From the future, we travel back. We are not supposed to do it, but we do. When we do, we cannot be human, because it would put the future at risk. We have to do something else, then. We have to be something else. What's the point of all of this, in a vast and unbroken darkness?
Watch for it from your preferred eBook vendor...
Welcome to the Maze
Monday, March 10, 2014
Wednesday, March 5, 2014
First, my gratitude goes out to Jason Sizemore and Sigrid Ellis, who have been so kind as to include an excerpt from MAZE in the latest issue of Apex Magazine's digital editions. If you are a reader of Apex, and a reader of here, which is terrifically likely, you do not need to know these things. You have MAZE, and you have Apex Magazine, and you are happy! Good for you! For those of you that do not have either of these things, pick up an eBook edition of Apex Magazine, with stories by Cat Hellison, Mari Ness, Sunny Moraine, Jacqueline Carey, and Claire Humphrey from the fine folks at Weightless Books for DRM-free eBooks. (http://weightlessbooks.com/format/apex-magazine-issue-58/) If you do so and encounter MAZE, and wonder at reading more of it, there is a simple way to do such a thing. Again, from Weightless Books, pick up a copy of MAZE DRM-free! (http://weightlessbooks.com/format/maze/)
Second, my story "Dolores, Big and Strong" is available in the latest April/May 2014 issue of Asimov's Magazine! I'm writing there as Joe M. McDermott, in part because I am going to need a new author name, soon, and, in part, because I'm tired of people calling me "Jim" when I'm out and about. I may have announced this already, but I am excited and it bears repeating!
There is a third thing. If you sign up for the newsletter, you will hear about it first, and even receive a special code of special-ness!
You still have time to sign up!
Sunday, February 23, 2014
Doing page proofs late into the night, working in the day, being with family in the day, keeping the lights on, the lawn mowed, the dishes cleaned, and being an artist.
It's too much.
I broke yesterday, nearly falling asleep at one of my jobs. I had to go home early to rest. I still can barely stand up and walk around, I'm so exhausted.
It would be nice if I could get to a point where I wouldn't have to push myself up to the edge of exhaustion every day until I break down. I'm still learning how to be married and be an artist, and it's a challenge when people always have to negotiate space and time, and there's already so much negotiation because bosses want space and time, too. Bill collectors demand their due, always. The only solution that looks viable is to be independently wealthy. I'm working on that, but it is not easy to win the lotteries of life.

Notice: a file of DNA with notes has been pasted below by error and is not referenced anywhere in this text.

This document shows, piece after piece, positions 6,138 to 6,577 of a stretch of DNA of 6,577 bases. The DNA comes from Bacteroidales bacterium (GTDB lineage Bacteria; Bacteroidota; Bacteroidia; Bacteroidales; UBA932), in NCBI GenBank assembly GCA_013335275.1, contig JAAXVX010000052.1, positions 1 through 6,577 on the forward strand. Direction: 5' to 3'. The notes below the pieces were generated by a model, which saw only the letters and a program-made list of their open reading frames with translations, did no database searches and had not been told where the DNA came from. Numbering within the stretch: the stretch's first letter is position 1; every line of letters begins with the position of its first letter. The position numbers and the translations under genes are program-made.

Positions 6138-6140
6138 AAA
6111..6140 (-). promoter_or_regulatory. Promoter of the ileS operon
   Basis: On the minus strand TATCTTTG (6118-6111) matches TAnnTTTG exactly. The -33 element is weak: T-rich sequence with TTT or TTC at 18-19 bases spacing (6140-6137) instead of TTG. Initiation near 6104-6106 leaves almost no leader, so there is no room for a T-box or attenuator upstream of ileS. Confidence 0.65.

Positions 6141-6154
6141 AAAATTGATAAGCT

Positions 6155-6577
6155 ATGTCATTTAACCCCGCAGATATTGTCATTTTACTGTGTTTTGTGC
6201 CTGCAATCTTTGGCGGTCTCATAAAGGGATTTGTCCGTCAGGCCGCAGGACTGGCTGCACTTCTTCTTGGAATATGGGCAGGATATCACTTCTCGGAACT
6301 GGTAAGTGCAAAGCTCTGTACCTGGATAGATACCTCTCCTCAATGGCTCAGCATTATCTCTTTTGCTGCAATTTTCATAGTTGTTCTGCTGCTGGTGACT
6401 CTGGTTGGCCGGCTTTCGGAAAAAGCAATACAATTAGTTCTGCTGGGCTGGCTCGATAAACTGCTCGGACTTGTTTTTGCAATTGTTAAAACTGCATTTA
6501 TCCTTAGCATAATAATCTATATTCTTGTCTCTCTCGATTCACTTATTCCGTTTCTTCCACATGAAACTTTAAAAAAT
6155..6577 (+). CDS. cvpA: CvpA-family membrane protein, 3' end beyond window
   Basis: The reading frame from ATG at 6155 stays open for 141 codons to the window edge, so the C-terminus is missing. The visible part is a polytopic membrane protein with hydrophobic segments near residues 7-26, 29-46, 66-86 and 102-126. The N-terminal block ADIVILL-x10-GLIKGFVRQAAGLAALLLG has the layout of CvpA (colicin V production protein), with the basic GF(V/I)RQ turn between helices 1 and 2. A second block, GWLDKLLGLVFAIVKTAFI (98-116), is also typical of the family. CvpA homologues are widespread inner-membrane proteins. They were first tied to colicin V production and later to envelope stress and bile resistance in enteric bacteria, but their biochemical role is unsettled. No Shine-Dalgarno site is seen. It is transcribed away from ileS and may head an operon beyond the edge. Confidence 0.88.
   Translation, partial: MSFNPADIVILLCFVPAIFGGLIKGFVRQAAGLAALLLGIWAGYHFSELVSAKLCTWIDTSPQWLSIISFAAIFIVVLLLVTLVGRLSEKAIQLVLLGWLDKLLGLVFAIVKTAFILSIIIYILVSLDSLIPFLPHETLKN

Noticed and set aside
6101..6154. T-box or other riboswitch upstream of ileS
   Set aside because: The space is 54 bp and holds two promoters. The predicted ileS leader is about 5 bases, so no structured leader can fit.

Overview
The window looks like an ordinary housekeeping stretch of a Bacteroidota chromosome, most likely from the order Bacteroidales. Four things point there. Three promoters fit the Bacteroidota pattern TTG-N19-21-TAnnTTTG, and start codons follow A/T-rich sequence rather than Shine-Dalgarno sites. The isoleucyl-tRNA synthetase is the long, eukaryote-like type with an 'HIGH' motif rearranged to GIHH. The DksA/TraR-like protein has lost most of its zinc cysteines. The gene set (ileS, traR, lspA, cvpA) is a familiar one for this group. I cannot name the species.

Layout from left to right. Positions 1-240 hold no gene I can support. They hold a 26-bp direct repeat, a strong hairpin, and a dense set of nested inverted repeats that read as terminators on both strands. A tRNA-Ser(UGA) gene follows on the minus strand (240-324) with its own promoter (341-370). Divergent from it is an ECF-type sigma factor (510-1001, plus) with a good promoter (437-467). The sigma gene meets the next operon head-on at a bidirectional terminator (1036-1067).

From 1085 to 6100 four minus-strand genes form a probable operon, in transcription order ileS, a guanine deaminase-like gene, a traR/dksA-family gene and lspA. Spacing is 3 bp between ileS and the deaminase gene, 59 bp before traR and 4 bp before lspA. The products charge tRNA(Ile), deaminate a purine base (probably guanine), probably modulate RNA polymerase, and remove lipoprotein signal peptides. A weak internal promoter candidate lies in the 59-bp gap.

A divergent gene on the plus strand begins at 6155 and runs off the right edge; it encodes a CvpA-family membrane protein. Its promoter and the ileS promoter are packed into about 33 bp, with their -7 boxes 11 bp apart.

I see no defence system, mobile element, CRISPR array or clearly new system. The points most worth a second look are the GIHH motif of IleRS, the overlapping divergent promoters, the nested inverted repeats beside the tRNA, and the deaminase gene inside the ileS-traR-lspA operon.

I've got a story in the latest Asimov's. "Dolores, Big and Strong" is a good story, I think. Go pick one up today and see if you like it. It's part of a novel I wrote that I have only just begun sending out into the world.
The leaves break in the trees. The flowers bloom. Spring is here, and soon there will be peach blossoms, lemons hanging from the trees, and marigolds like sunlight reflected back up to sunlight. Find your peace, out there, in the springtime. Don't work so hard.
Wednesday, February 19, 2014
The running joke of the Creative Writing degree, and quite a few other interesting but economically-stunted degrees, is that we are doomed to say "May I take your order please?" for the rest of our career, as if that is some sort of curse or bad thing to happen. The curse isn't that we work retail or food service or anything of the sort. These are actually enjoyable places to work, full of creative people who are fun to be around, with products that we care about. The curse is that we are doomed to live in poverty.
But, that curse that is repeated towards us creative writing majors, is not seen as a symptom of a broken economy. Don't do anything to actually make the low-wage positions anything but a prison of poverty. Just warn people that they are going to get trapped there, and curse them and their life choices and their calling.
It doesn't really matter what degree plan you're talking about, either, if it is not business, finance, nursing, pre-med, etc. If everyone's a lawyer, no one's emptying the trash. changing the lightbulbs, and fixing cars. If everyone's a business-owner, who works at their business? There is nothing wrong with wanting a simple, humble life, working quietly and going home. Treating these nice folks as "takers" or "ignorant" or whatnot is a trend in public political discourse that goes beyond disgusting. If everyone's following the teachings of Rand, we live in a lawless hellhole where even basic services must be acquired by tooth and claw and bone. If we actually follow the teachings of social justice, not everyone needs to own a business, or climb the ranks of middle-management to the top, and the economics of everything isn't more important than the humanity of everything.
This is why art degrees, creative degrees, and all that stuff that is considered "fluff" by the gristmill men, really matter. Education isn't about getting a job. It's about getting a life, finding a place, learning the things that take time and expertise to learn, and pursuing what is interesting. The impoverished hellhole of drudgery following such degrees in the public discourse is not a mark against the education, but against the society such education services.
If we raise the minimum wage, countless artists, authors, musicians, dancers, etc. will directly benefit from the increase. Nobody spends more money on books than writers. Nobody attends more theatre than aspiring actors. Nobody spends more of their precious income on art than artists. Raising the minimum wage raises everyone in the arts, from the struggling writer slinging coffee without a sale to their name, to the billionaire screenwriter that has an even larger audience for their work as more screenwriters have money to spend on movies. Every self-interested creative has a stake in the increase of our field. Raise up the bottom of us, and everyone lifts up.